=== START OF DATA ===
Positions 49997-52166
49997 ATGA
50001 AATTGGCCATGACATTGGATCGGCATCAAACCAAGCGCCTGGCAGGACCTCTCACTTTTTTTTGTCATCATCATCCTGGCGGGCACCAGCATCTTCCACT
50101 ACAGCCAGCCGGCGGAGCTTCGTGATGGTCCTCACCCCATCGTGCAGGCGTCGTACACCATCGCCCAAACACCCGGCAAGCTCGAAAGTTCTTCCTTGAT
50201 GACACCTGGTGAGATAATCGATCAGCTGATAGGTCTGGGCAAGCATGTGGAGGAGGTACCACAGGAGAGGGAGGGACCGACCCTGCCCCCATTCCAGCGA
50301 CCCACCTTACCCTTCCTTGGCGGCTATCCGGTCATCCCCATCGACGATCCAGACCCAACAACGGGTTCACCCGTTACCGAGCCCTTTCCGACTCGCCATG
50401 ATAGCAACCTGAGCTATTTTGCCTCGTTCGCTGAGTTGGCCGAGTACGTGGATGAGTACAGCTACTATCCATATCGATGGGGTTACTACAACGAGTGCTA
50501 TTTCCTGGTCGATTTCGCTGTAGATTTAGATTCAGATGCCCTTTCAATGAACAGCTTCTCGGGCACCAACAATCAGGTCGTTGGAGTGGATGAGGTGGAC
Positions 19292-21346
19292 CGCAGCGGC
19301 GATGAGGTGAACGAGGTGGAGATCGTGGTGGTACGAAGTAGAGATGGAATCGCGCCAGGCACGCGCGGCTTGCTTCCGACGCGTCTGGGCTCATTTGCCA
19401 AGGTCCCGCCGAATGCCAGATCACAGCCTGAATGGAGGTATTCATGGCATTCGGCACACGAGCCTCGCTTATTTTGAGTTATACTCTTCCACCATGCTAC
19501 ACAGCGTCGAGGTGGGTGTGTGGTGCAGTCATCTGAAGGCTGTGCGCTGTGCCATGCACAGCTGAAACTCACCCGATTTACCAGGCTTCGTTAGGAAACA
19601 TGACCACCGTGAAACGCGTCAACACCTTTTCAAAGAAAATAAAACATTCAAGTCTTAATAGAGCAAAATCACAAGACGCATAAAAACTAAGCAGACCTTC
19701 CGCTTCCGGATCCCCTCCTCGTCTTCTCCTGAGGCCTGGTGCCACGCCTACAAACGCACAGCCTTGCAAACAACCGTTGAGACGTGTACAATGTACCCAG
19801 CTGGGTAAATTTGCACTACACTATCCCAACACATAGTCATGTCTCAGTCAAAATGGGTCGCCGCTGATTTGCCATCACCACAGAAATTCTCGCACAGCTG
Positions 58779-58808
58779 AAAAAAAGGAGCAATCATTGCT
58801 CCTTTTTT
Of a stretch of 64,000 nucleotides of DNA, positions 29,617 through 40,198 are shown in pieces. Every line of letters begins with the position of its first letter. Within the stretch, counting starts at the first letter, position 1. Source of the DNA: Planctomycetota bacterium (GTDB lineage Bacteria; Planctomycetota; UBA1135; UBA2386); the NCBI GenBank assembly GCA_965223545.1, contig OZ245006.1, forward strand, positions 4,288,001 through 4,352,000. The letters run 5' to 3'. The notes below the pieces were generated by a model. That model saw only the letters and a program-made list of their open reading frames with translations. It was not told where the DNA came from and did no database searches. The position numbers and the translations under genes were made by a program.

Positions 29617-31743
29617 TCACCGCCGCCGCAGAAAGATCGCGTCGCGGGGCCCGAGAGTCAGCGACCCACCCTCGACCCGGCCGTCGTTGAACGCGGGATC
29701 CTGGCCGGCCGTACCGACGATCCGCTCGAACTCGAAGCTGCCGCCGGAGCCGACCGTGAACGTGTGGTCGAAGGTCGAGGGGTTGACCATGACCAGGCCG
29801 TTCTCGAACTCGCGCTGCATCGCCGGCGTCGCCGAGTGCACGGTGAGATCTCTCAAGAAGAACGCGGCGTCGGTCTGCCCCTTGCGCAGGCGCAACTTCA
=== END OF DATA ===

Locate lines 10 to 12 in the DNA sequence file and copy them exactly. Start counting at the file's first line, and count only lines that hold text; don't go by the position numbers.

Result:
19292 CGCAGCGGC
19301 GATGAGGTGAACGAGGTGGAGATCGTGGTGGTACGAAGTAGAGATGGAATCGCGCCAGGCACGCGCGGCTTGCTTCCGACGCGTCTGGGCTCATTTGCCA
19401 AGGTCCCGCCGAATGCCAGATCACAGCCTGAATGGAGGTATTCATGGCATTCGGCACACGAGCCTCGCTTATTTTGAGTTATACTCTTCCACCATGCTAC